K-12 Standardized Testing Craze Hinders Enthusiasm And Creativity For The Long Haul

Our guest author today is Bill Scheuerman, professor of political science at the State University of New York, Oswego and a retired president of the United University Professions. He is also a member of the Shanker Institute board of directors.

A recent study by Richard Arum, Josipa Roksa, and Esther Cho, entitled Improving Undergraduate Learning: Findings and Policy Recommendations from the SSRC-CLA Longitudinal Project, should make us all take a closer look at student learning in higher education. The report finds that students enter college with values at odds with academic achievement. They party more and work less, but this lack of effort has had little or no effect on grade point averages. The study indicates that some 36 percent of current college graduates did not improve their critical thinking, complex reasoning and written communication skills, despite having relatively high GPAs. In other words, more than a third of new graduates lack the ability to understand and critically evaluate the world we live in.

Nobody is arguing that we should go back to the good old days when college access was limited to the elite. Politicians and business are united in the goal of the United States once again attaining the highest percentage of college graduates in the world.

Notably, in the face of rising global competition from China and India, President Obama has called this the "Sputnik moment" for math and science education in the U.S.

Among the authors’ recommendations, I see these four as most crucial:

  • improved elementary and secondary school student preparation;
  • strong leadership in higher education to foster an institution-wide culture of learning;
  • enhanced curriculum and instruction associated with academic rigor;
  • faculty that have high standards and expectations for their students.
How can K-12 teachers better prepare students for college as long as they are required to teach to the test? From their earliest days in grade school through high school graduation, thanks in large part to No Child Left Behind, students have learned that learning is all about how to perform on standardized tests. Exploration and creativity are not encouraged or rewarded. Since that’s how success for students, teachers, and schools is defined, the K-12 curricula focus on this goal – limiting students’ exposure to many thought-provoking topics, while taking much of the fun out of learning. For instance, my eight-year-old granddaughter likes to write poetry and little stories, but I notice that she doesn’t have time anymore because she’s always preparing for her next standardized test. By the time students get to college, the thrill and adventure of learning is often gone. Why are we surprised when the key question college students usually ask is some version of "will it be on the test?" rather than trying to understand the world or critically evaluate a complex idea.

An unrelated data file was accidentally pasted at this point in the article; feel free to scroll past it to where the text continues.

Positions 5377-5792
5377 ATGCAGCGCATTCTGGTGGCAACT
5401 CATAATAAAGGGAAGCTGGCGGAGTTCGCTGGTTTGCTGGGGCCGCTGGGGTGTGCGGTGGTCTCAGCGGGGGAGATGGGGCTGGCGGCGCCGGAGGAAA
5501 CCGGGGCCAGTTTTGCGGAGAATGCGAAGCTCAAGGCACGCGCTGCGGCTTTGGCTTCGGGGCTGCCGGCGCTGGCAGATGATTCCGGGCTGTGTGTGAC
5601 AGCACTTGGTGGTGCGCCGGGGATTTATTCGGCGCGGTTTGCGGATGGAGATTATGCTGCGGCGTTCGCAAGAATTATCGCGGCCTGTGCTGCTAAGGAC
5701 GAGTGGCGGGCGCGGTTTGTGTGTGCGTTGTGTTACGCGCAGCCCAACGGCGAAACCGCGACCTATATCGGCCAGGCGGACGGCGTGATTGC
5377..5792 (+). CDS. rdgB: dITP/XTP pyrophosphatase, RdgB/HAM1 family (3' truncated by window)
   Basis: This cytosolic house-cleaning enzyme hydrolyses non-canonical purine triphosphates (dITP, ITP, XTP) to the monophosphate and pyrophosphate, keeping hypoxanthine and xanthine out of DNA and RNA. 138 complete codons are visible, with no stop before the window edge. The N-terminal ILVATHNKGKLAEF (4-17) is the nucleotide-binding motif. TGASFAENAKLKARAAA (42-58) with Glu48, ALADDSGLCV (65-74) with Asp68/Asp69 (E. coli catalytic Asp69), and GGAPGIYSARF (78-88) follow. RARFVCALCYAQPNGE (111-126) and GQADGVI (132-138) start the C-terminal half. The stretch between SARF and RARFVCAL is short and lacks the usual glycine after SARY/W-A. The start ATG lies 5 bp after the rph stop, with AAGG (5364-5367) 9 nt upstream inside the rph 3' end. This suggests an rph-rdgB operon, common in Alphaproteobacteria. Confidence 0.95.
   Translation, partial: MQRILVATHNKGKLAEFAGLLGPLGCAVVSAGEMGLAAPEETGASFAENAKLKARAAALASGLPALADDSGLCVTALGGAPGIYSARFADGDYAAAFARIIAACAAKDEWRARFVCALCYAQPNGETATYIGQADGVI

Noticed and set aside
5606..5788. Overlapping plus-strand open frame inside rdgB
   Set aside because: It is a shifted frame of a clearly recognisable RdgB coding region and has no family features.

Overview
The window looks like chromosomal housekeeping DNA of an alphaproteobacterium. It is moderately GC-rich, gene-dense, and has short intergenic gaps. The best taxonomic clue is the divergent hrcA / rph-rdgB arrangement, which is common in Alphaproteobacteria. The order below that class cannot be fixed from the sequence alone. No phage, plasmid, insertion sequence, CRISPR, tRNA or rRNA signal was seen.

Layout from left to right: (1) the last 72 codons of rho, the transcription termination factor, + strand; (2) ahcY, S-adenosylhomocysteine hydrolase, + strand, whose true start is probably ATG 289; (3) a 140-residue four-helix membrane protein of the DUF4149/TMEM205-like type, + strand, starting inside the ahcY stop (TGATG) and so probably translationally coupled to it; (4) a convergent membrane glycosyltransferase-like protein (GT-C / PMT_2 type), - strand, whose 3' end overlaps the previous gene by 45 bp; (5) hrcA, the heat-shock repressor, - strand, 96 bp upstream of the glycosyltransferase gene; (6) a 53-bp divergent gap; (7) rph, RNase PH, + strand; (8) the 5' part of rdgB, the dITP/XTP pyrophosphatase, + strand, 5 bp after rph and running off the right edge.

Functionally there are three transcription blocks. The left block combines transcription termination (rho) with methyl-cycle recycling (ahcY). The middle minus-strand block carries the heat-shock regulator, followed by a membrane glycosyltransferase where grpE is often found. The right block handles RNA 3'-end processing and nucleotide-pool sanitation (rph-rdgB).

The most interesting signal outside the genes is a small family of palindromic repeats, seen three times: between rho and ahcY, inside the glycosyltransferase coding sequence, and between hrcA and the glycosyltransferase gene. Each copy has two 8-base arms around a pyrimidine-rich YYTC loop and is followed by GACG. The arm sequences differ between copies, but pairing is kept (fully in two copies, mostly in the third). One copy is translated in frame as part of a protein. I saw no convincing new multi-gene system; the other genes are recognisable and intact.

The other three recommendations are laudable and essential, but just look at the forces working against them. In higher ed, recruitment and retention is the name of the game, particularly as the economy worsens and state legislatures demand more and more accountability as they cut funding. And how do they measure accountability? By graduation rates. So how do colleges recruit students? By giving them what they say they want: job preparation. The concept of learning for learning’s sake is not what drives college enrollments. Not surprisingly, the National Center for Education Statistics reports that business is by far the most popular undergraduate major. The Improving Undergraduate Learning report noted that, compared to other majors, business majors performed the most poorly on critical thinking, complex reasoning and written communication skills. The authors of the study attribute this to the fact that business majors are required to do the least reading and writing. Not surprisingly, the authors consider more emphasis on reading and writing skills as essential to academic rigor and higher expectations. Under current legislative thinking, public institutions in my state of New York would risk getting beat up on two fronts for instituting such academic rigor – first, more students would likely enroll elsewhere, and second, legislators are likely to start holding back dollars, because more students would have to stay in school longer to meet the increased requirements.

This report says we need tougher standards and that’s a real good thing. But these standards are unattainable as long as we have the kind of standardized testing required by No Child Left Behind and public funding practices that treat colleges like degree factories.


Standardized testing gives one correct answer, one nearly correct, and two others very wrong. In the coming years, will the brain remember which is which, and will it care?
How does getting a "proficient" on a multiple choice test have anything to do with the life a child will live 14 years later? This is insane.

I figured this out. Merit pay based on standardized testing. There are 180 days in a school year, which equals 1,080 hours of school each year (based on 6 hours a day, and I haven't minused the 20 minutes for morning recess, and 40 minutes for lunch). Now, look to how many hours the standardized testing takes, upon which a student's entire future is measured and a teacher's merit pay would be calculated: it's 6 hours of testing, one hour a day for 6 days. Does this make any sense at all?